Because I got through chapter 13 last night, and when I reached 15, I had some stuff that totally didn’t make sense anymore because I’d gone back and put stuff in related to it thinking I’d skipped that issue altogether and yet there it was, fully fleshed out in a later chapter.

Ugh.

This is where I just leave it, fix chapter 15 so it won’t matter and KEEP GOING.

Like I said, I try not to get caught up in making the kinds of changes that count as revising. I cycle through my document as I go, building and growing the story, and most of the time I do end up cycling from the beginning at least once, but it’s best if I do it when the story is fresh—not when I’m trying to get the story back into my head.

When the story isn’t fresh, I’m much more likely to make mistakes like this and end up in revision territory, and I do not like revision. I can’t keep the various versions of a story straight—all the bits and pieces float around and I get confused about which ones are really there and which ones I’ve deleted. It’s best I stay as far from that as possible, because that’s the kind of stuff that makes me hate writing. And feel blocked and have to move on to another story for a while or just not write.

So anyway, yes, I’m still working on getting through this story to arrive at all fresh blank empty pages, but I’m a lot closer now than I was. To be honest, if I don’t finish it today, I’m going to—

You know what? It doesn’t matter, because I’m going to get through it today. I’m going to do it and that’s that.

My new favorite tool in Word

I’ve just discovered a new favorite tool in Word. Despite how long I’ve been using the program, I still come across simple features I just haven’t noticed before that turn out to be extremely useful.

I had highlighted a word in my book (on my Kindle) that I thought maybe I’d been using too often, so I went to my document in Word, opened Find and Replace (Ctrl + F) and noticed the Reading Highlight button. I swear I’ve never noticed it before, even though it’s right there and I use Find and Replace all the damn time.

Here’s a pic.

So I clicked it, chose “highlight all” and then realized it also showed me how many times the word was highlighted! So now I have a quick way to count words in my document if I feel like I’ve been using one way too often.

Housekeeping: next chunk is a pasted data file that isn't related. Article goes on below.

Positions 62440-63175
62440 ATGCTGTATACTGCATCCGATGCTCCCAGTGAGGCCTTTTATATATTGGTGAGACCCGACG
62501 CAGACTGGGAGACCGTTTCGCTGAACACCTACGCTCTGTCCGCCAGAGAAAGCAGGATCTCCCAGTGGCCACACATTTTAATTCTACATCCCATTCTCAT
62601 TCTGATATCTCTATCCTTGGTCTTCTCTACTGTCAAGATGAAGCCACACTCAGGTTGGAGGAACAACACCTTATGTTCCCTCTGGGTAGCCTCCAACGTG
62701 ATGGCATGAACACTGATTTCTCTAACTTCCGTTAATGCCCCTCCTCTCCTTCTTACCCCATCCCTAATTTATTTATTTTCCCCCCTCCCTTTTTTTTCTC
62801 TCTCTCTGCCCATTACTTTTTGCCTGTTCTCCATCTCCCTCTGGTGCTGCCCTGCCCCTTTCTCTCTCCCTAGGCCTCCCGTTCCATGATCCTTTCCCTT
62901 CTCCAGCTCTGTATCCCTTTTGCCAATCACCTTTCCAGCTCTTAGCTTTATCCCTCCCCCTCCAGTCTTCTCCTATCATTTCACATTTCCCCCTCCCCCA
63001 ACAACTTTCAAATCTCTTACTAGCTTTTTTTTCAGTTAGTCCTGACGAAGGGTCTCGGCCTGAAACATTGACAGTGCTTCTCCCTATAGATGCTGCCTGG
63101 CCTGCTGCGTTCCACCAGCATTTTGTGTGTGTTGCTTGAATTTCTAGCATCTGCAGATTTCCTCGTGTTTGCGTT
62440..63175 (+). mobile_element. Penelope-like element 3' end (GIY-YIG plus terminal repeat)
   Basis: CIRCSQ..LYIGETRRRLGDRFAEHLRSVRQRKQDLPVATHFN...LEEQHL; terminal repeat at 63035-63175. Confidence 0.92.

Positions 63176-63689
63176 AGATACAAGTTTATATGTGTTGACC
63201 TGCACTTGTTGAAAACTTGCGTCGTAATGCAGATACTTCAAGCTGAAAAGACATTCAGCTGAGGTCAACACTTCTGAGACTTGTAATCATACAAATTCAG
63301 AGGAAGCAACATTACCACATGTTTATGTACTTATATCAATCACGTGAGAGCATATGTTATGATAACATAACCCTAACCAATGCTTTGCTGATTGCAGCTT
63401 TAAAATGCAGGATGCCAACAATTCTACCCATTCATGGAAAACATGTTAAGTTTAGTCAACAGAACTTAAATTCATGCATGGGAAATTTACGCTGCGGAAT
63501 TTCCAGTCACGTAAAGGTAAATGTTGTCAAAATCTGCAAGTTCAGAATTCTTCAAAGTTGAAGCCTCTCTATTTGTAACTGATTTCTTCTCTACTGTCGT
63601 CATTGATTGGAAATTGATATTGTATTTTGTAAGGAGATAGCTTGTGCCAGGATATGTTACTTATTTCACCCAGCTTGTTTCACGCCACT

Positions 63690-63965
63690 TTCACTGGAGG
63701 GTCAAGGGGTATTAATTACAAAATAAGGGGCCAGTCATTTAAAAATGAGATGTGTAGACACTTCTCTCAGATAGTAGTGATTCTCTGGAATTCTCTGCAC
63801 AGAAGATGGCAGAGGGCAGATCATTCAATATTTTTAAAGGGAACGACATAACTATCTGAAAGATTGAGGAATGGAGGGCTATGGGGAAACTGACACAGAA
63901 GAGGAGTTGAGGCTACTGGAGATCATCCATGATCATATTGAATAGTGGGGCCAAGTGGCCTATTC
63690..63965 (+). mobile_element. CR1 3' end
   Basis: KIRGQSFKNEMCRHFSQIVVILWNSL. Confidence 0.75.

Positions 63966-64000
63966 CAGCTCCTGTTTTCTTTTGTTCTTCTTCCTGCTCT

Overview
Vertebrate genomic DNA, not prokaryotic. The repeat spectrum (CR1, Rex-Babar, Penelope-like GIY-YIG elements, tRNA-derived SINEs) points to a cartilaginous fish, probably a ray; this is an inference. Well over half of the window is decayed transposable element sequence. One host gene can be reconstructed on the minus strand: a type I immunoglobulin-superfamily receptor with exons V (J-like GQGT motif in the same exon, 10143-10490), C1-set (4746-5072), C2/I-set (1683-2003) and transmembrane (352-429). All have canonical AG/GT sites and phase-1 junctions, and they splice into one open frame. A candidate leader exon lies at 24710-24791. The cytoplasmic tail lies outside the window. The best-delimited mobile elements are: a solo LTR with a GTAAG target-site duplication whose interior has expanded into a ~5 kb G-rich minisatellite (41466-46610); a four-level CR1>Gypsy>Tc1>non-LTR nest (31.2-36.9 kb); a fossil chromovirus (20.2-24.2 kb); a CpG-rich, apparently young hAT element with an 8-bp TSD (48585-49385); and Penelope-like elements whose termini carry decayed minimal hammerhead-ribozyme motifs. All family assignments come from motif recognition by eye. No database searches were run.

And if you didn’t know about this little feature, now you do too! :D

Turns out I had not used the word nearly as many times as I felt like I had (not “yelled”) and so I don’t even need to worry about it. :D

I also checked for a few other words I do use too frequently and yep, definitely like that F-word. 155 times in all it’s variations.

Doubt I’ll change a thing! :D

But I really like this little tool. Very handy for the odd words you don’t want to repeat too often.

Still making progress, but still much too slow

I’m making progress on this book, still, but it’s still too slow. I mean, really, way too slow. Yesterday, I ended with a net gain of 274 words. Today I’ll spend as much time on the book as possible, so we’ll see where I end up.

As of this moment, I’m on chapter 9 and it should be nothing but a basic read through fixing typos until I hit a specific scene where I need to add in some stuff that goes along with the fix I made several chapters back. Then at chapter 17 stuff gets kind of messy. I have several scenes written that went in one direction before I doubled back to 17 and took off in another. We’ll see if they eventually join up. I’m hoping. I really like them.

It boils down to just needing to make sure I actually get the time in that I want to spend on the book today. That has been my biggest issue the last few days, not writing too slowly. (Just a little of that. :D) Mostly it’s just a factor of time. I need to get started, stay focused on it, and do that for most of the day.

I really believe I can do it. The only thing stopping me is me.

Too bad I’m not still drinking coffee. It’d come in really handy right about now.

How many hours did I work last year on writing?

I figure about 40 hours per book for publishing tasks. I can double that to 80 if I want to include every last thing I do like studying book cover design and process tweaks like creating new Word style sheets and so on.

I wrote 220,071 words.

My speed range is 250–1200 words per hour, with the vast majority coming in between 400–600. My all time average back when I was tracking that was 541 wph.

That’s 407 hours for the writing.

I wrote 3 novels and 2 novelettes last year. I’m going with 80 hours each because I don’t want to undersell the effort I put in.